Oh! Christmas Tree
by Henry Swain
Part of the enjoyment of the Christmas holiday season is the decoration of the Christmas tree. Many of the trees we decorate come from Brown County. It may surprise some to know that the scrub cedar we see dotting abandoned farm fields and slopes is our only native evergreen. Southern Indiana is between the northern and southern pine belts.
Many species of evergreen grow well here but the climate is such that they do not naturally reseed themselves. Out of the Great Depression came many new government programs to help stimulate the economy. The Soil Conservation Service was born from the devastation of the dust storms, which drove many farmers from Texas and Oklahoma to California.
The newly form SCS initiated a program of planting tree seedlings to stop soil erosion. Brown County was ripe for such a program because of the gully erosion on abandoned worn-out farmland. Farmers lost their land because they could not pay the taxes during those hard economic times.
State and Federal governmental agencies began buying up these farms to become part of the Hoosier National Forest. Not only did the State buy land for the Forestry Service, it also bought Brown County land for a game preserve, which later was to become Brown County State Park. These programs explain why about half of Brown County land is in parkland—National Forests or in State Forest ownership.
My older brother Edwin was Assistant State Forester at the time, stationed at Morgan-Monroe State forest near Martinsville. He helped initiate some of these early programs in Brown County as well as supervising the erection of the fire towers in the Lilly Woods, the State Park, and other towers in counties to the south.
The SCS and State Forestry programs began by planting evergreen trees on and in the eroded gullies on the newly acquired land. Farmers who managed to keep their farms began to plant acreage in evergreen trees to sell as Christmas trees.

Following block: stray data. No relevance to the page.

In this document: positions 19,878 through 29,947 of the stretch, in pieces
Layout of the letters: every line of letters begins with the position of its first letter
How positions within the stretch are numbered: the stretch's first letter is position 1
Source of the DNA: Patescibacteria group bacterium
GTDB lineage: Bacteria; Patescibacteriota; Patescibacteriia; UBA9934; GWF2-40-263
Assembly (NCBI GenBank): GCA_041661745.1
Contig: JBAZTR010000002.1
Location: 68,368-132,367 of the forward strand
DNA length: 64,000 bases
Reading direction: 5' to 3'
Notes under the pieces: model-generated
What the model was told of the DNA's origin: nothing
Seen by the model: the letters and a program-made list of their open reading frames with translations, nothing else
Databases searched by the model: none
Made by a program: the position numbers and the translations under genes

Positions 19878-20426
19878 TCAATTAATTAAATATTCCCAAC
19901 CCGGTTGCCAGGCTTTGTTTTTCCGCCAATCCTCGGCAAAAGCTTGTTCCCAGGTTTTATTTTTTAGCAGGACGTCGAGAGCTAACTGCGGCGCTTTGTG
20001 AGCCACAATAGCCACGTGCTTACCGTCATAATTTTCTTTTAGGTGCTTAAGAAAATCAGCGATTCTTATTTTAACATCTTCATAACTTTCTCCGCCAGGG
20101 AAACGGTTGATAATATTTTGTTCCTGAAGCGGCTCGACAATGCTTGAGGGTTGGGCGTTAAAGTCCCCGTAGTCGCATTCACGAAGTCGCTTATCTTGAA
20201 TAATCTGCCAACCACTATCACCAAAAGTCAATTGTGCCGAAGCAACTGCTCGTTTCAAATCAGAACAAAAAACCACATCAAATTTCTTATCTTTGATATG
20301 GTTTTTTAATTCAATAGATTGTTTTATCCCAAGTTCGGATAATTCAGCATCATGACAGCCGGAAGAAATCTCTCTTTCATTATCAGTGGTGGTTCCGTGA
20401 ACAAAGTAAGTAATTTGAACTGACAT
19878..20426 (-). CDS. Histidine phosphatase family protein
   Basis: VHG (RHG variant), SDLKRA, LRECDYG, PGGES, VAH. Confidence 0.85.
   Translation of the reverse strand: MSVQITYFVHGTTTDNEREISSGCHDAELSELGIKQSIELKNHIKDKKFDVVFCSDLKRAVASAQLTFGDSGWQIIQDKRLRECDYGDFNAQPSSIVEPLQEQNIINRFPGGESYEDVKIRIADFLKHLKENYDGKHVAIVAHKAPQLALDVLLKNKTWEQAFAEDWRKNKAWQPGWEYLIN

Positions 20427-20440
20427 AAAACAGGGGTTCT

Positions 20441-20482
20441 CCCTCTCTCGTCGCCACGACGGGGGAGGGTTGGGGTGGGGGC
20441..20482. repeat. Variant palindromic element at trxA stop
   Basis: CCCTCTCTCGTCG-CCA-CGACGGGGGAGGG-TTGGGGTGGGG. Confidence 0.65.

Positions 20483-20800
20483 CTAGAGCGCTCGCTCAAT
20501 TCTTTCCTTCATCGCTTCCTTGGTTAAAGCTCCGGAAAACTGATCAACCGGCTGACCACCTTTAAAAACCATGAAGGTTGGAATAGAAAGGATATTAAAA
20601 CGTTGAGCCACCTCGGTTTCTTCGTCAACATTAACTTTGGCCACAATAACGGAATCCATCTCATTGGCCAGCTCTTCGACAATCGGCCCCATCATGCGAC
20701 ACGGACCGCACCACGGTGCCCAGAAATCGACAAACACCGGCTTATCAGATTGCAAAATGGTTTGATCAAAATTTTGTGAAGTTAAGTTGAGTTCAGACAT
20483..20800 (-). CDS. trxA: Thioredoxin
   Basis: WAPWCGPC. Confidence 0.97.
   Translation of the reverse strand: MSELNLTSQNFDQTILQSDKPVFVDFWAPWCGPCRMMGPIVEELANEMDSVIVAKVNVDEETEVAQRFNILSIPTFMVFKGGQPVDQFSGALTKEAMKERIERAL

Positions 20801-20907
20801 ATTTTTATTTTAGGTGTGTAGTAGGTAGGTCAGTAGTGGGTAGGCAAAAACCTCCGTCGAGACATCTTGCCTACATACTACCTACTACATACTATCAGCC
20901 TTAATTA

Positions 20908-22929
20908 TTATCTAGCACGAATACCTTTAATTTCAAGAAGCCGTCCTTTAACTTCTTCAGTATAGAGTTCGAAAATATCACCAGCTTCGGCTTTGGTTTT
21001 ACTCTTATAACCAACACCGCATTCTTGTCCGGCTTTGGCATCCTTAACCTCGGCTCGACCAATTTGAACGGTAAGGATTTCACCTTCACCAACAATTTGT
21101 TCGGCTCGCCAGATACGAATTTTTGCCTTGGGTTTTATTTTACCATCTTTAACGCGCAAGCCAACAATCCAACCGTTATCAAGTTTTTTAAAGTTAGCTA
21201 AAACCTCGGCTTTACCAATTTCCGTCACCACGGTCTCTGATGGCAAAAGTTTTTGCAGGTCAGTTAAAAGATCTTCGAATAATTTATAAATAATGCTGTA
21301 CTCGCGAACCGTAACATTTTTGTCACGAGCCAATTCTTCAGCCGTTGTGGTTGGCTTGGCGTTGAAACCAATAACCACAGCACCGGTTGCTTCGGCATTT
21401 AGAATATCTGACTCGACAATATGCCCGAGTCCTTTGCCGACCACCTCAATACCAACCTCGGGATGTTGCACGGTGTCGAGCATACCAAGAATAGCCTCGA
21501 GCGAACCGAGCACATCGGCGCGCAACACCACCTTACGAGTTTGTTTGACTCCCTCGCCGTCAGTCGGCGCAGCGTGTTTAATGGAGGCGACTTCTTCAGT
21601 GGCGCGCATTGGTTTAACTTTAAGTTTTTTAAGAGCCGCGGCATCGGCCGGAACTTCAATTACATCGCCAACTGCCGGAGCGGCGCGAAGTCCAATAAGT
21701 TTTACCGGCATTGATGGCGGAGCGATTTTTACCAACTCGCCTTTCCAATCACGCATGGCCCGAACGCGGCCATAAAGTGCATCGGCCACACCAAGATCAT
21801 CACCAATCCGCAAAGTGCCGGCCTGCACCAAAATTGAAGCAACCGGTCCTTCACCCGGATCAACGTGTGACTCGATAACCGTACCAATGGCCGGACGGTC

People began buying cabins and land with the idea of retirement They often planted trees on their land as an investment—planning the harvesting of the trees to coincide with their retirement schedule, as a way to recover part of the investment in their land.
Many of the more mature stands of evergreen trees we now have are leftovers from some of those original Christmas tree plantations. They are about 70 years old but would probably be much larger had they been in the natural environment of either the northern or southern pine belts. The climate and soils of the natural pine belts are simply better at growing evergreens. There is a method in the way Nature distributes its bounty.
A few Brown County families still find the planting, pruning, shaping, and selling of Christmas trees to be a rewarding enterprise.
Some people like to criticize government programs as a waste of taxpayers’ money. I think those early government programs salvaged Brown County, helped preserve it, and set it on a course for a bright future.
If you buy your Christmas tree locally this year it is most likely a Brown County tree. You could not have done it 70 years ago. When you climb the ladder to put the ornament on the top spike of the tree, think a moment of the history that brought you your tree.